Mom was not fully conscious when she crossed over, but I’m quite certain she was aware of both sides of the veil as she departed the realm of the living. This is a brief story of her dying.
After my dad died, more than twenty years ago, my mom moved from our family home to live with my brother, Jim, and his wife, Barb.
In retrospect, it was an act of supreme foresight, ensuring that she’d be able to stay in a family setting even if she became unable to care for herself at some point. She enjoyed many quality years with her four grandchildren and traveled with her family to Greece, Maui and Croatia, among other exotic places.
Mom’s travels came to an end in late 2009 when illness struck–a progressive blood disorder, congestive heart failure, a bleeding ulcer, shingles and a mini-stroke. Barb, a PhD chemist turned in-house care provider, made it possible through her unselfish service for Mom to remain at home for all but the last week of her life.
Over the course of 2010, Mom was in and out of the hospital many times, her blood disorder growing worse.
Then, on Monday evening of Christmas week, while shuffling through the hallway of Jim’s home, Mom broke her hip. Jim, a highly capable emergency medicine physician, sent her by ambulance to the emergency department where he works.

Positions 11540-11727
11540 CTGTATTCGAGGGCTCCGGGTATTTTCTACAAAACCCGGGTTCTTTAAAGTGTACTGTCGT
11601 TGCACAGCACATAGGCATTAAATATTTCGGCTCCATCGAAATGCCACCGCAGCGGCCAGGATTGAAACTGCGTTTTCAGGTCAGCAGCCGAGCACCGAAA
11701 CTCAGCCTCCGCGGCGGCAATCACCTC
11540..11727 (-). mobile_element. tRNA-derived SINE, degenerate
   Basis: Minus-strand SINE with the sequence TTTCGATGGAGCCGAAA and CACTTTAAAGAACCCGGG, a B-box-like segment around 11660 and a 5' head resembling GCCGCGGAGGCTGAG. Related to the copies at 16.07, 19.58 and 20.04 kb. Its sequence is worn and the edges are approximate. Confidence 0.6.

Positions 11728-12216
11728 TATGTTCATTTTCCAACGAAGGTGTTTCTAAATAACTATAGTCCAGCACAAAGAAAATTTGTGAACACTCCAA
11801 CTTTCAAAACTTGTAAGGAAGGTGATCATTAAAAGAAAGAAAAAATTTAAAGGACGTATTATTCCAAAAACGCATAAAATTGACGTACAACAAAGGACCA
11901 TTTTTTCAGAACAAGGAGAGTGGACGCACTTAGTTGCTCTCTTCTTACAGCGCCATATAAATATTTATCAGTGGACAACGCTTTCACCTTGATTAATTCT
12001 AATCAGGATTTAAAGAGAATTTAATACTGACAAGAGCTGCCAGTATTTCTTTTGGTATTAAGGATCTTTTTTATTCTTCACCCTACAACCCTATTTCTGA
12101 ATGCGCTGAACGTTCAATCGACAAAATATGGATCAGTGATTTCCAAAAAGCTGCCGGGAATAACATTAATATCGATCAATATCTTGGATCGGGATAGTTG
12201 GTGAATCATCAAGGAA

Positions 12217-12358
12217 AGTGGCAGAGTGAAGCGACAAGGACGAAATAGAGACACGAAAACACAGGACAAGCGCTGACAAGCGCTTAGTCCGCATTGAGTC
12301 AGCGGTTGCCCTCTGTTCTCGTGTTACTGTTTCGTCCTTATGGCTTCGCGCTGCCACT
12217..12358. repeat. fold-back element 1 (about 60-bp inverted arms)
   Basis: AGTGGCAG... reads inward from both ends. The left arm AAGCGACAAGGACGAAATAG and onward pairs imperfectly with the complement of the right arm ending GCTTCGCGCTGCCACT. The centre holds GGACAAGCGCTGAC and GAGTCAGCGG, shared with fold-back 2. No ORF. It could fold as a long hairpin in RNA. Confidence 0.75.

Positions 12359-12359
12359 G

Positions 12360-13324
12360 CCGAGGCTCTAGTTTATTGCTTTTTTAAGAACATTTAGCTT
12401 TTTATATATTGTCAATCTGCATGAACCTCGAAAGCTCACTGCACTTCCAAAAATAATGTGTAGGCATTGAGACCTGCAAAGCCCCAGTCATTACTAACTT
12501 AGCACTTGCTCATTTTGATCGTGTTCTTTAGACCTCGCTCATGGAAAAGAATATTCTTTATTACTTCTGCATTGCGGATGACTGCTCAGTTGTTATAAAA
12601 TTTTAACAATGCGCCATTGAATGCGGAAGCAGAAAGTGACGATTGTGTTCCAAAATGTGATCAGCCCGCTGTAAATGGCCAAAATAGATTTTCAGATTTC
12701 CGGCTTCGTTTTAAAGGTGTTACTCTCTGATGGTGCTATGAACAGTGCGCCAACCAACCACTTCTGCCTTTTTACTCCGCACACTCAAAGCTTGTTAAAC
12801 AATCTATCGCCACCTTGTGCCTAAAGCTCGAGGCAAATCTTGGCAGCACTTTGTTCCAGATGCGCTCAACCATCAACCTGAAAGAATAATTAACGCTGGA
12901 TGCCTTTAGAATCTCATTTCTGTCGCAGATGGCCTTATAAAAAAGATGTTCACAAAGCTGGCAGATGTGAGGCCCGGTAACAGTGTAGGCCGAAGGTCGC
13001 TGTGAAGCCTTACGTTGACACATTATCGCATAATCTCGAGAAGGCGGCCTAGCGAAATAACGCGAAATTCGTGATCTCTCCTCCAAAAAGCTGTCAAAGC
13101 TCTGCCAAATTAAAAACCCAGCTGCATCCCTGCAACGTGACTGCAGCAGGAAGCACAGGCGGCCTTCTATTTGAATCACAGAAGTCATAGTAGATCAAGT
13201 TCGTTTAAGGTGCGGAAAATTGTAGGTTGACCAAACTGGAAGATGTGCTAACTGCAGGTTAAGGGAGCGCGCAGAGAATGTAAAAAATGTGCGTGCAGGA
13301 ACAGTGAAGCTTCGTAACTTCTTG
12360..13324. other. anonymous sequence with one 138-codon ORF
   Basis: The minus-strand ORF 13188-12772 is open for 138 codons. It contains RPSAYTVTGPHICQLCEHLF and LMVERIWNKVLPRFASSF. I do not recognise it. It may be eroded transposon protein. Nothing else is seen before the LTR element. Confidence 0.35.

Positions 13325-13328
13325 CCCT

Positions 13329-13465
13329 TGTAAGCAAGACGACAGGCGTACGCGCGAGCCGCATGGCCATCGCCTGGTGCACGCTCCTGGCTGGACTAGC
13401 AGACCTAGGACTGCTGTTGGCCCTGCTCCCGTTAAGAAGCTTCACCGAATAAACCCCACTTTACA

Once stabilized, Mom was moved to the cardiac intensive care unit because her congestive heart failure made immediate hip surgery impossible. Then Jim, in collaboration with a cardiac specialist and the rest of Mom’s medical team, deployed an array of drugs and procedures in an attempt to stabilize her for surgery.
After two days of this, Jim asked me, “Do you think we’re flogging her?”
“Yes,” I said.
“You could have told me,” he said. “That wasn’t our intention.”
“I understand that,” I answered. “I also respect your need to do everything you can to save her.”
From my perspective, things had gone on long enough. Although Mom hadn’t been intubated, she was fighting the ventilation mask; she was only being kept alive through the use of vasopressors, drugs used to increase blood pressure. It seemed to me that she was suffering–mentally, physically and spiritually.
That evening, Jim asked me if he and Mom’s team could try one more time to stabilize her. But the very next morning, he called to say that their efforts had been entirely unsuccessful: She had now developed a fever.